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William's Book Blog

Mostly book reviews.  Very rarely I'll allow William Campbell Powell (author) to write a blog entry on publishing activity, but he's under orders to keep that stuff over on his Facebook page and on http://williamcampbellpowell.com

Currently reading

Fonda Lee
Fonda Lee
Anansi Boys
Neil Gaiman
Zombie Elementary: The Real Story
Howard Whitehouse
Progress: 99 %
The Angel's Game (The Cemetery of Forgotten Books, #2)
Carlos Ruiz Zafón
Progress: 6/504 pages
The Longest Week: What Really Happened During Jesus' Final Days
Nick Page
Progress: 43/310 pages

Memory of Water

Memory of Water: A Novel - Emmi Itäranta

What a find!  Amazon's correlation algorithms triumph and find a book that is a cut above the typical YA dystopia.


It's also going to be a difficult one to review without spoilers - there are several classic books I'd love to compare it with - favourably - and I can't, because that would give the game away.


In an interim post, I referred to the book as a trap closing.  I read the book knowing almost from the start that some key characters were not going to make it to the end.  The hints are strong, they are there for the reader to pick up, and if you miss those, you'll miss a lot of the tension.


The novel is set in a future time, post ecological failure, and a lot of technology has been lost, and its incomprehensible remnants are to be found in landfill sites.  Here the two protagonists find hints that some of the world might not be so bleak, beyond the borders of a thinly-disguised Chinese hydraulic empire.  If you're not familiar with the term - see http://en.wikipedia.org/wiki/Hydraulic_empire .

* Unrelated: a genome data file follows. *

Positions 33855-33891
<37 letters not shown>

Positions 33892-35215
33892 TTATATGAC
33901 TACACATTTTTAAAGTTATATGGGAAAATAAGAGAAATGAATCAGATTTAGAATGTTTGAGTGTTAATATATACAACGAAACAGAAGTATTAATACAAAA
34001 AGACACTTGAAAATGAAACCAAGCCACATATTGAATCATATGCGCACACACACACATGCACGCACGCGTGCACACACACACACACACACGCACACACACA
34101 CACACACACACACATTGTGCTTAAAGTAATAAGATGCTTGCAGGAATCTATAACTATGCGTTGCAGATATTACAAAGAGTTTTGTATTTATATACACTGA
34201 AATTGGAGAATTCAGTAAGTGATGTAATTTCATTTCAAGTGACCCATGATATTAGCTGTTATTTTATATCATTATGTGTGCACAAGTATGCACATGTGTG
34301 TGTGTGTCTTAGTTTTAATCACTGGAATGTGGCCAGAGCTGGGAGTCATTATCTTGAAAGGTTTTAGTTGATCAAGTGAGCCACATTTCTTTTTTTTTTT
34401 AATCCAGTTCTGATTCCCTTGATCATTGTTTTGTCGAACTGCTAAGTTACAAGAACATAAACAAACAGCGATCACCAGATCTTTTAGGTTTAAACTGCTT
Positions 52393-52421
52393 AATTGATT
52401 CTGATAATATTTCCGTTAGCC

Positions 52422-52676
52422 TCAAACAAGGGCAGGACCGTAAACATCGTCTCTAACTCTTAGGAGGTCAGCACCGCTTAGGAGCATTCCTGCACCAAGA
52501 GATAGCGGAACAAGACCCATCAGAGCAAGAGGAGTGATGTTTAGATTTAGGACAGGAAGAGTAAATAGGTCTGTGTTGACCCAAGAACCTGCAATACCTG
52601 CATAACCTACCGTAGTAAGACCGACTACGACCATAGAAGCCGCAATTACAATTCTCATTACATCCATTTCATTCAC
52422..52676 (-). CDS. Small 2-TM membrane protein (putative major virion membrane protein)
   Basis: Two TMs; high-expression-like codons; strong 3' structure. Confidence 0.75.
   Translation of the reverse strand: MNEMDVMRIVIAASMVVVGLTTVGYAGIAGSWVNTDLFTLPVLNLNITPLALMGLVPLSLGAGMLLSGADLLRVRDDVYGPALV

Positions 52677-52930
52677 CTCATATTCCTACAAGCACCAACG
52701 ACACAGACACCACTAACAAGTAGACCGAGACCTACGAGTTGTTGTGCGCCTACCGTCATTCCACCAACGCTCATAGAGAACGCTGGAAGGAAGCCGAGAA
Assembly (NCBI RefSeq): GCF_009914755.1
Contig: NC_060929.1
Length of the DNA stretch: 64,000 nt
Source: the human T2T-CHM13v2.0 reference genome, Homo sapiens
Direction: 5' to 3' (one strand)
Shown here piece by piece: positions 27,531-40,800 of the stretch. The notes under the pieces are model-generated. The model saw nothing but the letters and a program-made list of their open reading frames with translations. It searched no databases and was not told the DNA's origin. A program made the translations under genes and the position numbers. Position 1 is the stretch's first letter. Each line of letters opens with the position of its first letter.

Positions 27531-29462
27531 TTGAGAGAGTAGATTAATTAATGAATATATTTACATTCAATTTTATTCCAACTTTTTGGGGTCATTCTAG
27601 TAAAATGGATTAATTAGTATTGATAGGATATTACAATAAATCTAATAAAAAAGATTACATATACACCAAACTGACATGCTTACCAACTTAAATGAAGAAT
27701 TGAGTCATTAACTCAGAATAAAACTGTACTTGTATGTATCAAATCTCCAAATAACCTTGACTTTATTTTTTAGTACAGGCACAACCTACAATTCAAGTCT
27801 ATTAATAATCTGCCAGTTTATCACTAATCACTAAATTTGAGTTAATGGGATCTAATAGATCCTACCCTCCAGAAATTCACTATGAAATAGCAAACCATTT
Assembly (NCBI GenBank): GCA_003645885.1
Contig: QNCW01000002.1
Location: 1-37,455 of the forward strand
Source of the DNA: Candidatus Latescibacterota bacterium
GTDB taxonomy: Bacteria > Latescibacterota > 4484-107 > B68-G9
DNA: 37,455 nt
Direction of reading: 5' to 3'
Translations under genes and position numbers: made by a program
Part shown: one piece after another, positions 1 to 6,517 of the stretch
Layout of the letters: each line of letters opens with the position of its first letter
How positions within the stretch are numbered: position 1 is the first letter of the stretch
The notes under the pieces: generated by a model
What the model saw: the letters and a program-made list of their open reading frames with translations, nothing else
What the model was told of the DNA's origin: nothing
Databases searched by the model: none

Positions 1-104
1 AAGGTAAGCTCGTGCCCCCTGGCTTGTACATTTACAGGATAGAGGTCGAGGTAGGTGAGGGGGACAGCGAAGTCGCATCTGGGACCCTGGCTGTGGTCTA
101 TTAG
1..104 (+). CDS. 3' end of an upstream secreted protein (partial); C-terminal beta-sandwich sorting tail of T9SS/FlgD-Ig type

Being set in a true hydraulic empire, there is very little chance of internal rebellion succeeding - the very stuff of life is controlled by the elite - only a sufficient alternative supply can power a rebellion.  Water crime is punished by death.  The novel shows how these two combine to create intolerable pressure on ordinary people to become complicit in acts that they would ordinarily find abhorrent - it is a strength that the characters in the novel are flawed and anguished, rather than entirely virtuous or entirely evil.


Thus the novel builds its tension not through action, but by balancing the need to escape to discover if the lost lands have recovered, and the need for slow, careful preparation, limited also by the slow pace at which information about the lost lands can be uncovered.  Against this backdrop, the military steadily increase their oppression of the populace, driving collaboration and betrayal through the need for water.  You can see the trap closing, yet you can also see why the protagonists are forced to remain within the jaws 'just a little longer, then we'll flee'.


The slowness of the novel might be a sticking point for some - it took a while for it to become apparent where the novel was going.  The novel is quite short, too.  It feels like you're almost at the halfway mark before the journey-pattern becomes defined.


Technology thoughts.  Perhaps a bit too pat, the way the CDs and the technology to play them get unearthed.  The pods - used for sending messages - it took a while for me to understand the rules for pods (how the were used, what they could and could not do).


I've left the best till last.  The language and the poetry thereof really lift this out of the commonplace.  You can pick your own favourites, but I love the way writers like Bradbury, Zelazny and Simak can build concoctions of mood and image with their word mastery.  Emmi Itäranta could hold her head up in such company.


It's not perfect, but it's dam' good and as my thoughts turn to candidates for the SFWA Norton (the "YA Nebula"), this is one I'll push.